Tuesday, January 24, 2017

Total shoulder arthroplasty failure

Optimizing follow-up after anatomic total shoulder arthroplasty

These authors sought to establish a data-based follow-up schedule minimizing unnecessary patient and health care system costs without sacrificing the quality of patient care. They reviewed 2786 consecutive anatomic total shoulder replacements to identify the common modes of failure and times to failure.

208 shoulders (7.5%) required reoperation. Early failure mechanisms included instability, rotator cuff tears, and infection, with 63% of these reoperations occurring within 2 years.  The most common failure mechanism was instability, resulting in 89 reoperations (3.2%). Later failures included mechanical failures (including component loosening) and periprosthetic fractures, with no identifiable peak occurrence. After 2 years, TSA failed at an average rate 1.1% per year.

Comment: In this large study total shoulder arthroplasties continued to fail at an almost linear rate as long as 20 years after surgery. In examining the chart below, the primary cause of failure in the first year was instability (green dots) (left arrow). It would be of interest to know more about the 89 cases with instability, in that this is not usually a common indication for revision.  Component failure (teal dashes) was not a prominent cause of failure until after five years, but then accounted for an progressively increasing percentage of the failures after that)(right arrow).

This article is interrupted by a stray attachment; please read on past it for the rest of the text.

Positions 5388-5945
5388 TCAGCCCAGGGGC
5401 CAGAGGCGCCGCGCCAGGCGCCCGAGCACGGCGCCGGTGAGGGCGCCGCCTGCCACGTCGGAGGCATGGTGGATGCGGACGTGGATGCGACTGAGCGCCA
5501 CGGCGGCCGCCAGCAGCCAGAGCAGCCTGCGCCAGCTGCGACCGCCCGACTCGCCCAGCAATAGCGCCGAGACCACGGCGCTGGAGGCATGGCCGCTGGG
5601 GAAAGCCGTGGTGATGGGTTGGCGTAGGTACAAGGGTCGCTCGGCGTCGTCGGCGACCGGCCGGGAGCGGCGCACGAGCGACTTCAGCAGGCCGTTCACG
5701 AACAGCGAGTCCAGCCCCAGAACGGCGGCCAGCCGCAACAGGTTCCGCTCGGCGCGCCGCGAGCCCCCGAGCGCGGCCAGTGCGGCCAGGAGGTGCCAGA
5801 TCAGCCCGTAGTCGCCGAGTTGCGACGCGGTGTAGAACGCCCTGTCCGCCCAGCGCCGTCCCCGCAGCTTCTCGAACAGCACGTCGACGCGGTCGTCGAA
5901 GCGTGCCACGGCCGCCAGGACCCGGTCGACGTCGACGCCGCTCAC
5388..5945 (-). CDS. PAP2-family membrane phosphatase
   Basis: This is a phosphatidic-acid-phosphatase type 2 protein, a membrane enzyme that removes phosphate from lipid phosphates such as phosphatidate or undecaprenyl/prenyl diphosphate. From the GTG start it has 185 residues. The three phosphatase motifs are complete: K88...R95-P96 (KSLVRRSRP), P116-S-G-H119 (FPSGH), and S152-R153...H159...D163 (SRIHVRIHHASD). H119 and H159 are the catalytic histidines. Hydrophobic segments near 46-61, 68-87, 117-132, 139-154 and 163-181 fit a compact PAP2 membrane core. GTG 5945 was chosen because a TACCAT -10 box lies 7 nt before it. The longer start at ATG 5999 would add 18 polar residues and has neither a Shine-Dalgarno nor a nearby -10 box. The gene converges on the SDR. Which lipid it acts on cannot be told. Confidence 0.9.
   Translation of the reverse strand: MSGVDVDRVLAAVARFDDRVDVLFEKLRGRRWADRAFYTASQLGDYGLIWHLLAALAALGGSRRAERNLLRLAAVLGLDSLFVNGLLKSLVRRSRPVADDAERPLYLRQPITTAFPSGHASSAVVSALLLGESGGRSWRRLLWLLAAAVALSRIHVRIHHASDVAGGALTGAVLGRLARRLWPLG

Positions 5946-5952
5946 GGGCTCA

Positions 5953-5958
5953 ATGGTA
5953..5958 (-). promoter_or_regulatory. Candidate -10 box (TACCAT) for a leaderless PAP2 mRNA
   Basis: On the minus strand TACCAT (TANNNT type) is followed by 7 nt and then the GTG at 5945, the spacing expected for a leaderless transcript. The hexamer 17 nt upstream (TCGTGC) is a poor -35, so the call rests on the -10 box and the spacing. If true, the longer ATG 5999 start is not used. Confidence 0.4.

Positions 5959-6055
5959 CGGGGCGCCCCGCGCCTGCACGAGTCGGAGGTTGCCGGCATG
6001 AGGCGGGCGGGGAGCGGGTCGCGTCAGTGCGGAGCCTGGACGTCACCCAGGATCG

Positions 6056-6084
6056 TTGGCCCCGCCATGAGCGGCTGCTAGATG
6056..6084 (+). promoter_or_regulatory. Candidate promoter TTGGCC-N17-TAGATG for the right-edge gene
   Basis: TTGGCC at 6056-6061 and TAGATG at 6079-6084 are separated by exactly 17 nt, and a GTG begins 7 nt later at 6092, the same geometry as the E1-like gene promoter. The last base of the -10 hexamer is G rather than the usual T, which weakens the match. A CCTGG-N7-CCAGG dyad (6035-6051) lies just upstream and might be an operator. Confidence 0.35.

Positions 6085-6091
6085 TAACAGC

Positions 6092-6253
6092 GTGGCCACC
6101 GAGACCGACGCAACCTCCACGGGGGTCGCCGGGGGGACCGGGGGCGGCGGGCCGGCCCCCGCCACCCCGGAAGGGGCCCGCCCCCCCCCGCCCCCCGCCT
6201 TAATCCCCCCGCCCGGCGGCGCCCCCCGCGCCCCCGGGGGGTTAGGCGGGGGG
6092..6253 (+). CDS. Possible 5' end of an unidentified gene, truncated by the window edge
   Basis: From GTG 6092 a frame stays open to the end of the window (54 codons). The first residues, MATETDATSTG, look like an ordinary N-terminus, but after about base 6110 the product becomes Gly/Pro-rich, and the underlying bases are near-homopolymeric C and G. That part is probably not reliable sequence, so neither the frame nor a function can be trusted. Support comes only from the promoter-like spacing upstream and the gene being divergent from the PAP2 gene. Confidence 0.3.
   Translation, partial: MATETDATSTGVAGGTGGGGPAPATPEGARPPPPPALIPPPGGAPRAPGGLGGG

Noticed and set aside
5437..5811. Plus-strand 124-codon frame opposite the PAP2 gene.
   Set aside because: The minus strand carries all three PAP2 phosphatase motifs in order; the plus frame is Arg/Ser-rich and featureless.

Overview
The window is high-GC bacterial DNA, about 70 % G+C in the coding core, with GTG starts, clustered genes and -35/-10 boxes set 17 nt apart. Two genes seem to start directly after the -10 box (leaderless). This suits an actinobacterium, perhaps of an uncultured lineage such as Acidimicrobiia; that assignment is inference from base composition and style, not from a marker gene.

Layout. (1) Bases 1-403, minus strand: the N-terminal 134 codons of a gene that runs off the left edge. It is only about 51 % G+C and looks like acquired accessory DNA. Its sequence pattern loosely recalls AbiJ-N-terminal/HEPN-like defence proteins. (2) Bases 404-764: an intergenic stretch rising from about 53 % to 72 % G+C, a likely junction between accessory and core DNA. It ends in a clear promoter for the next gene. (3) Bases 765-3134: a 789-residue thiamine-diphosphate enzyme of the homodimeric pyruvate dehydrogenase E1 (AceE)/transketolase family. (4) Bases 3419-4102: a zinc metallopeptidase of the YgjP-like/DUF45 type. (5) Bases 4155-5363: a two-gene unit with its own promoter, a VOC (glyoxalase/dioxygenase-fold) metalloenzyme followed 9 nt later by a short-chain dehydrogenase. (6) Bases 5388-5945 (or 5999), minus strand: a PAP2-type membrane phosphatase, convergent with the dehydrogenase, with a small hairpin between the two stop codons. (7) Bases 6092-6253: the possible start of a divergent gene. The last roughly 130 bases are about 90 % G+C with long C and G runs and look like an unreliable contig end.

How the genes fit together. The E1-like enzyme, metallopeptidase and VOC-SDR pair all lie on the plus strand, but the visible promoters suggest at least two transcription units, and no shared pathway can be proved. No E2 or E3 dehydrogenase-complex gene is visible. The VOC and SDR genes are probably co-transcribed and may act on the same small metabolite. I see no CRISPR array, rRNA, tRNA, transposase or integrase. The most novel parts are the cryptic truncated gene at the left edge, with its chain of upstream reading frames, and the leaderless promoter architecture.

"It's not over until it's over." As emphasized in this article, Glenoid Component Failure in Total Shoulder Arthroplasty is the long term issue in the survival of total shoulder arthroplasty.

The importance of long term followup is illustrated by this case.

The patient presented with this x-ray and a Simple Shoulder Test Score of 1/12

She had a total shoulder as shown below.

Two years after surgery, her SST was 12/12 with the x-ray shown below.

Thirteen years after surgery, her SST dropped to 2/12 and she presented with glenoid component failure as shown below.

We have found that asking patients to complete the Simple Shoulder Test annually provides an inexpensive, sensitive, convenient and practical method for the necessary long term followup after shoulder arthroplasty as demonstrated in this article:

Patient functional self-assessment in late glenoid component failure at three to eleven years after total shoulder arthroplasty The routine use of SST as a patient reported outcome may enable the early identification of component failure without having the patient return to the office.

Here's another recent case example
x-ray at 2.5 years after shoulder arthroplasty showing glenoid loosening and osteolysis

x-ray at 3 years after arthroplasty showing increased osteolysis and progressive loosening. SST at the time of presentation to us was 5/12.


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